Tension of patch and tree version control

by Edward Z. Yang

This post is not meant as a rag on Darcs, just a observation of the difference between two philosophies of version control. Also, I’m a bit new to Darcs, so there might be some factual inaccuracies. Please let me know about them!

At some point, I would like to write a Darcs for Git users guide, distilling my experiences as an advanced Git user wrangling with Darcs. But perhaps the most important take away point is this: don’t try to superimpose Git’s underlying storage model on Darcs! Once I realized this point, I found Darcs fit rather nicely with my preferred Git development style—constant rebasing of local patches until they hit the official repository.

How does this rebasing workflow work? Despite the funny name, it’s a universal workflow that predates version control: the core operation is submit a patch. That is, after you're done hacking and recompiling and you've cleaned up your changes, you pull up the original copy of the repository, generate a unified diff, and send it off to the official mailing list. If the unified diff doesn’t apply cleanly to whatever the official development version is, upstream will ask you to make the patch apply to the newer version of the software.

Git streamlines this workflow with rebases. As the name suggests, you are changing the base commit that your patches are applied to. The identity of the patch is more important than the actual “history” of the repository. Interactive rebases allow you to reorder patches, and slice and dice history into something pretty for upstream to read.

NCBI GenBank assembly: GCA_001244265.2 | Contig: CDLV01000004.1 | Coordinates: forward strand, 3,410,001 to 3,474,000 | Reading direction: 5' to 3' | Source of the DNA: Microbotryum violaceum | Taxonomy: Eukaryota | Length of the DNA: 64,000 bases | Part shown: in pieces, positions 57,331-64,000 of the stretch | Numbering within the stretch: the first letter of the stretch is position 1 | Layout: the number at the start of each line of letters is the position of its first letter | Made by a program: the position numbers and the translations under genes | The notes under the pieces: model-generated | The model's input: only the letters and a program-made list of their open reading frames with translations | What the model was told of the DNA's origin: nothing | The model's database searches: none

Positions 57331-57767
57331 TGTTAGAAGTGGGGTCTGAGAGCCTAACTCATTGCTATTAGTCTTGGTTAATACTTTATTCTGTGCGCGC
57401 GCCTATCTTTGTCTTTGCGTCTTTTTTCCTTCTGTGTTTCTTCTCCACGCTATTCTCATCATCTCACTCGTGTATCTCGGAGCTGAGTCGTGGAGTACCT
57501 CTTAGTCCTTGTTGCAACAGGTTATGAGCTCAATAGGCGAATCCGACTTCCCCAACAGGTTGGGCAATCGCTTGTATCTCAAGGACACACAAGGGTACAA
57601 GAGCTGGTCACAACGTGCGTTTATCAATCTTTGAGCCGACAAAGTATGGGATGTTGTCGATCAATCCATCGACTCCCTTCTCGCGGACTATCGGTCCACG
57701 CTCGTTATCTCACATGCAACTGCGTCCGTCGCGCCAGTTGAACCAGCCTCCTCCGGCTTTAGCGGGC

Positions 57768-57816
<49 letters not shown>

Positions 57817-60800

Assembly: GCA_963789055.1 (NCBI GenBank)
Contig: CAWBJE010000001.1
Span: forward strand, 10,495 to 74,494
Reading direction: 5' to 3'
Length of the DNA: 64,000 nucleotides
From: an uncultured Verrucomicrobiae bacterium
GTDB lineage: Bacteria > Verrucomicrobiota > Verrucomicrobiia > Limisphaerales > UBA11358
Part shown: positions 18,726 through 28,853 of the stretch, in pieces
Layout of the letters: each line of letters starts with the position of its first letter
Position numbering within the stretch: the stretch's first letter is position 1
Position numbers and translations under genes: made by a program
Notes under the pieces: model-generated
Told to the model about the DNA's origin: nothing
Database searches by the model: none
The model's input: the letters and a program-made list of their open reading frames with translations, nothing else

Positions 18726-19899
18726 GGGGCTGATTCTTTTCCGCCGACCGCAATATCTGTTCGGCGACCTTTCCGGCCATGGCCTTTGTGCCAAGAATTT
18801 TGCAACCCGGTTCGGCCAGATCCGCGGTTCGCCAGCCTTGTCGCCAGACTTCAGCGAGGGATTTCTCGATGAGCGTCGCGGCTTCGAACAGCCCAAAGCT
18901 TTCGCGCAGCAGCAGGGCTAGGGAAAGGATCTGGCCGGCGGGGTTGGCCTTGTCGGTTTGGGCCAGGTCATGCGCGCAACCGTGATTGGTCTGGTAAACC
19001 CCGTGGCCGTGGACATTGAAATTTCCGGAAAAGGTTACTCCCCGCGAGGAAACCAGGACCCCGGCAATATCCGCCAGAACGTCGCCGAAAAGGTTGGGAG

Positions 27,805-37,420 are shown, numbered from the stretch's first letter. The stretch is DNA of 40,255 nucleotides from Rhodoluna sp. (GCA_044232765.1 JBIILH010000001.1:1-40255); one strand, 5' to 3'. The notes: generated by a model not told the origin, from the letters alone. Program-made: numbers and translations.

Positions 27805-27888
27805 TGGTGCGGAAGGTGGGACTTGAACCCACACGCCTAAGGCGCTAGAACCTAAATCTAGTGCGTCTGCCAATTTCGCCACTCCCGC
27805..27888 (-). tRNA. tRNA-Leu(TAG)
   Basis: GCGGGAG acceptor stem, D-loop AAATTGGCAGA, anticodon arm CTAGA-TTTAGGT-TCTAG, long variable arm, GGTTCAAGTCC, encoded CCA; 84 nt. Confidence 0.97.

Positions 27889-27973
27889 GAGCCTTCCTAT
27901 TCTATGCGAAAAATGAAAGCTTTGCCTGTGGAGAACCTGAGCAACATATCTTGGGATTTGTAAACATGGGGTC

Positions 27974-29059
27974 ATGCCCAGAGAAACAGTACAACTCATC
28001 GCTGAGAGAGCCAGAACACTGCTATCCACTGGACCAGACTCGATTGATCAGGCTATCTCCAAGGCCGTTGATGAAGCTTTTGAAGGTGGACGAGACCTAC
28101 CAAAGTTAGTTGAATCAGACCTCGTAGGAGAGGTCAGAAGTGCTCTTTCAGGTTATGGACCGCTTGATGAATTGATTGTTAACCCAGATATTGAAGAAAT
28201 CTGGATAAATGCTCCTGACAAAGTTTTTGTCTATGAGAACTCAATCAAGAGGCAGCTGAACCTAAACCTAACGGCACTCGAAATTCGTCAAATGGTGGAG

Because Git supports both tree-based and patch-based workflows, the tension between the two schools of thought is fairly evident. Old commit objects become unreachable when you rebase, and you have to rely on mechanisms like the reflog to retrieve your old trees. Good practice is to never rebase published repositories, because once you’ve published a consistent history is more important than a pretty one.

Darcs only supports the patch-based workflow. It’s hard to keep your patches nicely ordered like you must do when you rebase, but there’s no need to: darcs send --dry-run will let you know what local patches that haven’t been put into the upstream repository are floating around, and essentially every interesting command asks you to explicitly specify what patch you are referring to with -p. Darcs makes it easy to merge and split patches, and edit old patches even if they’re deep within your darcs changes log.

However, there are times when I really do miss the tree-based model: in particular, while it’s easy to get close, there’s no easy way to get precisely the makeup of the repository as it was two days ago (when, say, your build was still working). The fact that Git explicitly reifies any given state your repository is in as a tree object makes the patch abstraction less fluid, but means you will never ever lose committed data. Unfortunately, with Darcs, there is no shorthand for “this particular repository state”; you might notice the patches that darcs send have to explicitly list every patch that came before the particular patch you’re sending out. In this way, I think Darcs is doing too much work: while the most recent N changes should be thought of as patches and not tree snapshots, I probably don’t care about the ancient history of the project. Darcs already supports this with tags, but my experience with fast moving repositories like GHC indicates to me that you also want a timeline of tags tracking the latest “official” repository HEAD.

There is also the subject of conflict resolution, but as I have not run into any of the complicated cases, I have little to say here.